Tuesday, February 10, 2009

Another word on Gilead

To my surprise I discovered, on looking back through my old files, that I've never written a review of Gilead, in spite of being so deeply affected by it the first time, and very pleased to have read it again. The only time I came close to reviewing it was when I did the annual triple-brief review for the local paper, and space being what it is in those reviews, Gilead, like the other two books, got barely a 100 words. Hardly enough to do it justice.
But I'm more surprised that I didn't review it for Tui Motu, which would have been the obvious place to have written about it. Perhaps I felt it was just too big a book for me, in some ways. Not that it appears to be 'big' (like War and Peace, for instance, or one of Dickens' novels). I think it's more that the way it's written almost precludes getting ahold of it enough to try and sum it up.
The story seems very simple, yet it's a story full of stories (from the main biographical one to the puzzle of the main character, John Ames' godson to the story of the crazed old prophet of a grandfather to the strangely hilarious story of the horse that slowly sank into the tunnel under the road). The theology seems straightforwardly about grace and forgiveness, yet there are all the other elements that come into it too. Grace and forgiveness turn out to be only part of the theology; the book is almost thick with theology, but theology done in such a way that you just absorb it as you go along.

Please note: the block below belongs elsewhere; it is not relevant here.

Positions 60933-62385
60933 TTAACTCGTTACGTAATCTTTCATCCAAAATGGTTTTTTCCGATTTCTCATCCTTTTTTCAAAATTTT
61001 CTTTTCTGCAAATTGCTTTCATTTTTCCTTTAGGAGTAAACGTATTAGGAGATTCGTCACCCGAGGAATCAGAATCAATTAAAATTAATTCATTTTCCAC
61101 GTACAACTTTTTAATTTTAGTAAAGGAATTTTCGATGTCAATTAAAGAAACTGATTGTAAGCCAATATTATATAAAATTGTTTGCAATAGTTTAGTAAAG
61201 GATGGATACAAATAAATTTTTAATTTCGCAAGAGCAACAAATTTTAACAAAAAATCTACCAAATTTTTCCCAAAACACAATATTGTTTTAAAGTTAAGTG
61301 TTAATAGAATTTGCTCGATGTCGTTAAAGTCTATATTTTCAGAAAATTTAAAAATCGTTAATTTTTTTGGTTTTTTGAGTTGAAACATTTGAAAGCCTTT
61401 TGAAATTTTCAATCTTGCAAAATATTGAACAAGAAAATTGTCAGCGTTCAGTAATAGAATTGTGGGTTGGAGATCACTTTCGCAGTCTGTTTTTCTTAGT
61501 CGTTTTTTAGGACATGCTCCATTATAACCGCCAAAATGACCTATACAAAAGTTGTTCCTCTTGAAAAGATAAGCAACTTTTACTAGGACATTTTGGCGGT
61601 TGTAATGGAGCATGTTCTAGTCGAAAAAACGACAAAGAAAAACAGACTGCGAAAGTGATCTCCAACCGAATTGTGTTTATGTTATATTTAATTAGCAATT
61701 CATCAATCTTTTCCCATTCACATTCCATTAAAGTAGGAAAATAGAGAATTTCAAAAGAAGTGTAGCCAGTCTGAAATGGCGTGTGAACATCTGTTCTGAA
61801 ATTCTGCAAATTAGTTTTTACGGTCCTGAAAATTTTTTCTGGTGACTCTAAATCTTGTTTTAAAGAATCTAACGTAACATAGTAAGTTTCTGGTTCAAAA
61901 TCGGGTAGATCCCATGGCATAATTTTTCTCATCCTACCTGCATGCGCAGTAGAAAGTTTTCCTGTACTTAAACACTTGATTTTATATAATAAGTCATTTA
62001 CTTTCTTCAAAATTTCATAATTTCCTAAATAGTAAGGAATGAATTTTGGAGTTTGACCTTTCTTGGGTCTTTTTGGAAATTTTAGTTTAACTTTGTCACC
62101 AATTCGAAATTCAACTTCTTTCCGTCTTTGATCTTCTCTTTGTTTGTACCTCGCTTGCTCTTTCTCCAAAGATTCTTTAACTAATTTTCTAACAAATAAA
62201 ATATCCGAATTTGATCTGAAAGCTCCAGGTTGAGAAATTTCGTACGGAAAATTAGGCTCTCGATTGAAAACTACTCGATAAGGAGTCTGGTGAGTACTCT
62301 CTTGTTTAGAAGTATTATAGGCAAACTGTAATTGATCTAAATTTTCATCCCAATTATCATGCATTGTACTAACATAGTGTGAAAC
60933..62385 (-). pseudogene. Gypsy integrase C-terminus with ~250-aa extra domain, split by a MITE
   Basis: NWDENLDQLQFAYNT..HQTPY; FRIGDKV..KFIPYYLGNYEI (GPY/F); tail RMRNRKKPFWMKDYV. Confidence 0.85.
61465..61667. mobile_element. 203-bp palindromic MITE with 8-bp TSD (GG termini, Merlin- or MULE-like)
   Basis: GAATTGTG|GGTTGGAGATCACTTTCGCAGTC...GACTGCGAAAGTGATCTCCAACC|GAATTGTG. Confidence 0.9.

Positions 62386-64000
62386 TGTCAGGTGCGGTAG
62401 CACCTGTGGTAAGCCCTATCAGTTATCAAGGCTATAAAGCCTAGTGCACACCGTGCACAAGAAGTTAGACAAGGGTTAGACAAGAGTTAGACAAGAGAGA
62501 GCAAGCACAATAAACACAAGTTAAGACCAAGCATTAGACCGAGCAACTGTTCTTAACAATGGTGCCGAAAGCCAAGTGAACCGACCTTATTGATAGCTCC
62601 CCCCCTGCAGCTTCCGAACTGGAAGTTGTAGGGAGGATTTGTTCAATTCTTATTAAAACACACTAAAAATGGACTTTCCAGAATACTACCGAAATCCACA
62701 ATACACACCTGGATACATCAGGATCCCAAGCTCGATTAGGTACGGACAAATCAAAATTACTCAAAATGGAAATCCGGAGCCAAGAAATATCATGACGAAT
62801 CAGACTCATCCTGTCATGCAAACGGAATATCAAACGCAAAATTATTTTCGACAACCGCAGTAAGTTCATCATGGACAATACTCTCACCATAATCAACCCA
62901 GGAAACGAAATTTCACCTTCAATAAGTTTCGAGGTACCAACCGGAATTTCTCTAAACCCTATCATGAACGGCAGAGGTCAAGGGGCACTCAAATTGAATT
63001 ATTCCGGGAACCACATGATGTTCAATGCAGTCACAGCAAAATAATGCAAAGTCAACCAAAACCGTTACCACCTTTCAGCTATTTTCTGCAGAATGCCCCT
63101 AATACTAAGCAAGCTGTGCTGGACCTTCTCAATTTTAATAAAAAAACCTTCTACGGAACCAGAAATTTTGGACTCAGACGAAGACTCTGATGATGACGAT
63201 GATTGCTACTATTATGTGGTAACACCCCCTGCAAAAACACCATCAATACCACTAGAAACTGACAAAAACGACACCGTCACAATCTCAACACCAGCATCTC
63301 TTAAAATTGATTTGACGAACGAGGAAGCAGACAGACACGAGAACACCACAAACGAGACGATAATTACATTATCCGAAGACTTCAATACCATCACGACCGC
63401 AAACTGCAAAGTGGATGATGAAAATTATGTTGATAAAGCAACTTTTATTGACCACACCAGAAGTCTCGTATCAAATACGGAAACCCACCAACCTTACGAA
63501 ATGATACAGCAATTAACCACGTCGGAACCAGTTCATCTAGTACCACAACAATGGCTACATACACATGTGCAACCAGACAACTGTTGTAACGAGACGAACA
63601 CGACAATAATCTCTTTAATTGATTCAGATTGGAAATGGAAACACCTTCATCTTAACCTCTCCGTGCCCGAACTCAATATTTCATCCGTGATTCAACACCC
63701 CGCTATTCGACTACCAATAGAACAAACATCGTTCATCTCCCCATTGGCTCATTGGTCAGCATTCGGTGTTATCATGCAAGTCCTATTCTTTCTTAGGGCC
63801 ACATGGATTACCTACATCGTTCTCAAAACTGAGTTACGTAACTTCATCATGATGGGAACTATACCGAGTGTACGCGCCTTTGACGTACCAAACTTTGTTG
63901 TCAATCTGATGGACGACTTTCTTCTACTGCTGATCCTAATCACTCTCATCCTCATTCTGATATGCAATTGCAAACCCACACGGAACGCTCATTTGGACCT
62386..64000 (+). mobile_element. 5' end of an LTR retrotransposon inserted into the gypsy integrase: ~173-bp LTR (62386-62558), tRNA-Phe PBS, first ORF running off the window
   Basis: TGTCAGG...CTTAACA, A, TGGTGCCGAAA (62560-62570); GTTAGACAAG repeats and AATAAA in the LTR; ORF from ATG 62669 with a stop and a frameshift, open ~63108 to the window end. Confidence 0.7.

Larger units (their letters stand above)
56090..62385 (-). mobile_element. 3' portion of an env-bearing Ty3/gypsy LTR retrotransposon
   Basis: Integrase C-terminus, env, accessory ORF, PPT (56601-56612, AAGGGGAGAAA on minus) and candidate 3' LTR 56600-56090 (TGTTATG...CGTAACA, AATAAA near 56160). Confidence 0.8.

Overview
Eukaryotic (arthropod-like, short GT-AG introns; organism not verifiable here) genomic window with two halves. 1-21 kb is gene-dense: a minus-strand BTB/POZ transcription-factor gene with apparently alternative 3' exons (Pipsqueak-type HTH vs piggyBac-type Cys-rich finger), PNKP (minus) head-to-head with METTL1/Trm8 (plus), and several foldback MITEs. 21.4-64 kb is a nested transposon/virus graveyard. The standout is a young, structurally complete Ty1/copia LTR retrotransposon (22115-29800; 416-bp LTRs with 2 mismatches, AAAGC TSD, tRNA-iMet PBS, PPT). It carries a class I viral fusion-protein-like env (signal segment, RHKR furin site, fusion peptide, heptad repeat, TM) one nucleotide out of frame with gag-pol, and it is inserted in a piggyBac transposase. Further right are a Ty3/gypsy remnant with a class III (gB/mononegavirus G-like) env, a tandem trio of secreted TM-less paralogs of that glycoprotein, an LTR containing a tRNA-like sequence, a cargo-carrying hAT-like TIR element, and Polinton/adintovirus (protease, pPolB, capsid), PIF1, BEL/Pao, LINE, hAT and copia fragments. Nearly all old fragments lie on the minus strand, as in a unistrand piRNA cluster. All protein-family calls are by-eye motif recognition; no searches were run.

There are different slants on Christianity: Ames seems to be the most straightforward - but that's an illusion. The father seems to have been a good solid minister, but he's also a mystery. And the grandfather is John the Baptist come to life again, or Ezekiel, or one of the weird prophets out of Kings or Chronicles. He makes us realise just how hard to live with those OT prophets must have been.
Then there's the wife, who appears out of nowhere (she has no history in the book, unlike her husband, who is as much history as present), and who simply tells the man he should marry her and he does. Her Christianity is childlike, almost, and so open that even the difficult godson is honest with her.
There are almost no un-Christian characters in it; the outside secular world barely impinges. (A television makes little impact, and while a couple of the characters go to the movies, we hear nothing much about it.) This is a world where the Christian worldview is pretty much the norm. When the older brother comes home with his heretic views, he doesn't really seem to make much of a dent on the surroundings.
I'm sure I could say a lot more, could rave on about it. This is enough for the moment.
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